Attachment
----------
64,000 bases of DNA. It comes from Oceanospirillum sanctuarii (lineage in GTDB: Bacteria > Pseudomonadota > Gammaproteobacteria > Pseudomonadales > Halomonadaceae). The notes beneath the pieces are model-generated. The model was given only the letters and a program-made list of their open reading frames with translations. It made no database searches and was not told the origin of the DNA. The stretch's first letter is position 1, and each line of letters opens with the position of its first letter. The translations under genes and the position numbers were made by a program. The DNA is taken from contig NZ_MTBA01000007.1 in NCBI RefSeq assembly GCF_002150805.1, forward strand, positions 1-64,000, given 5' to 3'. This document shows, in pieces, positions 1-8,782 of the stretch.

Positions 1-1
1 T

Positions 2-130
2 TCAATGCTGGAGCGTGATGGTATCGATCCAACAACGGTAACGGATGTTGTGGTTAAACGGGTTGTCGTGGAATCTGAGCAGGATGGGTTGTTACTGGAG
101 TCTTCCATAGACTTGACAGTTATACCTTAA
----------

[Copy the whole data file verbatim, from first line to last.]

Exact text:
64,000 bases of DNA. It comes from Oceanospirillum sanctuarii (lineage in GTDB: Bacteria > Pseudomonadota > Gammaproteobacteria > Pseudomonadales > Halomonadaceae). The notes beneath the pieces are model-generated. The model was given only the letters and a program-made list of their open reading frames with translations. It made no database searches and was not told the origin of the DNA. The stretch's first letter is position 1, and each line of letters opens with the position of its first letter. The translations under genes and the position numbers were made by a program. The DNA is taken from contig NZ_MTBA01000007.1 in NCBI RefSeq assembly GCF_002150805.1, forward strand, positions 1-64,000, given 5' to 3'. This document shows, in pieces, positions 1-8,782 of the stretch.

Positions 1-1
1 T

Positions 2-130
2 TCAATGCTGGAGCGTGATGGTATCGATCCAACAACGGTAACGGATGTTGTGGTTAAACGGGTTGTCGTGGAATCTGAGCAGGATGGGTTGTTACTGGAG
101 TCTTCCATAGACTTGACAGTTATACCTTAA